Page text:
The mother of a Salvadoran man who drowned with his young daughter while trying to reach U.S. soil, becoming a global symbol of the perils of migration, said she urged her son not to leave, fearing danger would meet him on the long journey north.
A harrowing photograph of Oscar Alberto Martinez and his toddler daughter Valeria lying face down on the banks of the Rio Grande river between the United States and Mexico ricocheted across social media this week and renewed debate in the United States about the plight of Central American migrants.
Speaking with Reuters from her home in the central municipality of San Martin, Rosa Ramirez, Oscar's mother, cradled two of her granddaughter's most treasured toys, a blue-eyed baby doll and a stuffed purple monkey. Her friends have urged her to store her son and granddaughter's belongings, but she is not ready for that yet.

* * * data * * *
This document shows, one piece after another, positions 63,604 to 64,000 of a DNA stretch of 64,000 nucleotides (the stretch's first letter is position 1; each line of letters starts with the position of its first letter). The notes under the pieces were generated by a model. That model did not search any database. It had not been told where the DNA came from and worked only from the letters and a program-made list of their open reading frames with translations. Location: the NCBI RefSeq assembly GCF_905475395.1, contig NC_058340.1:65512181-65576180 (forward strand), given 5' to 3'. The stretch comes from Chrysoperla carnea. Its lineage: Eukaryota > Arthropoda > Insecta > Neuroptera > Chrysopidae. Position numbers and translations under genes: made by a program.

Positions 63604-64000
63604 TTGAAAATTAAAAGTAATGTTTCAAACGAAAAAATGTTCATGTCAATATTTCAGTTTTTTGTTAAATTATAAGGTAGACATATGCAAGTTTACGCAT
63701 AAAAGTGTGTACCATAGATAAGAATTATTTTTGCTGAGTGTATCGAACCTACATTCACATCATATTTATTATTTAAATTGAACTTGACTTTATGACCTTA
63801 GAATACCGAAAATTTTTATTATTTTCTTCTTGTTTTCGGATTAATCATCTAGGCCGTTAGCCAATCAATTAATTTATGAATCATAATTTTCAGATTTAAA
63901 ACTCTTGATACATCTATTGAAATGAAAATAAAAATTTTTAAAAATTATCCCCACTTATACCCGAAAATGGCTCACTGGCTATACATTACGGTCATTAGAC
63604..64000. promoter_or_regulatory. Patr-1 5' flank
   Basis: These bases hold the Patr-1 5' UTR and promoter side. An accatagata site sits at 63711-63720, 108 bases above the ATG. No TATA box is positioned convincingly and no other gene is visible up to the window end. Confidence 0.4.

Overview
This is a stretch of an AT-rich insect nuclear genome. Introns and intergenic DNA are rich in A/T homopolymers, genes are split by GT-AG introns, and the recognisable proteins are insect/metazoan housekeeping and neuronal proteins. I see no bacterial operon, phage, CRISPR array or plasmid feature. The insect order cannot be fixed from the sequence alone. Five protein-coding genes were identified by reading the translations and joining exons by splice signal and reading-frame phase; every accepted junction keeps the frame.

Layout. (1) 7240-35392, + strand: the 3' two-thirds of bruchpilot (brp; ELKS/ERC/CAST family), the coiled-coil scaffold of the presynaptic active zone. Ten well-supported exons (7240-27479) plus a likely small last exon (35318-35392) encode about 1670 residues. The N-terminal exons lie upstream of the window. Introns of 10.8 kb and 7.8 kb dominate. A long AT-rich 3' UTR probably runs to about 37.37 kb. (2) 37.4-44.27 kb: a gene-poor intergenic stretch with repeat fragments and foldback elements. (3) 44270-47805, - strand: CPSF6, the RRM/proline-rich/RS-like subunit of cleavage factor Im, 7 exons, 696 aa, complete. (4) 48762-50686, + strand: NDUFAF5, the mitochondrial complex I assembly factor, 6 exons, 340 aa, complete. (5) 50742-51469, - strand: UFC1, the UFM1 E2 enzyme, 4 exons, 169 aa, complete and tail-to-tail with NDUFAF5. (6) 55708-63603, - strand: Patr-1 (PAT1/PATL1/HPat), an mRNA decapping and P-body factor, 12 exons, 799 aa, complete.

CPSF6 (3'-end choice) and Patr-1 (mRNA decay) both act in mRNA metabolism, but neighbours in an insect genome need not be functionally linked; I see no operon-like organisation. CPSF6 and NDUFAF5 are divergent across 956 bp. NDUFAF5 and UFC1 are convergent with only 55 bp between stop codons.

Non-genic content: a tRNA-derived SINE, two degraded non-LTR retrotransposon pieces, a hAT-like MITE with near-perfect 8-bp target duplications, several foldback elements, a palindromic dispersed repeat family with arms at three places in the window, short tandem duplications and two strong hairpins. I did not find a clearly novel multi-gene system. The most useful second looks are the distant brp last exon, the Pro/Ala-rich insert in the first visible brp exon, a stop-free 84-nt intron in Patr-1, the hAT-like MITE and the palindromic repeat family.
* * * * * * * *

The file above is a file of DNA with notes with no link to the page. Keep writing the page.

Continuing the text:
"Ever since he first told me that they wanted to go, I told him not to," Ramirez said, recalling conversations with her son.
"I had a feeling, it was such an ugly premonition. As a mother, I sensed that something could happen."
That system has contributed to growing numbers of migrants crossing the border illegally to hand themselves into authorities and ask for asylum.
Mexican officials pledged to do more to halt the flow of migrants to the United States after U.S. President Donald Trump threatened to slap tariffs on the country's exports this month unless it tightened procedures.
The perils of the journey weighed heavily on Ramirez as Oscar and his young family set off for the United States, she said. Now, she said, her primary concern is bringing their bodies back home.
U.S. officials told Congress on Wednesday that they did not have adequate staffing and facilities to handle the surge of migrants seeking asylum and made it harder to intercept drug smuggling and staff customs operations at ports of entry.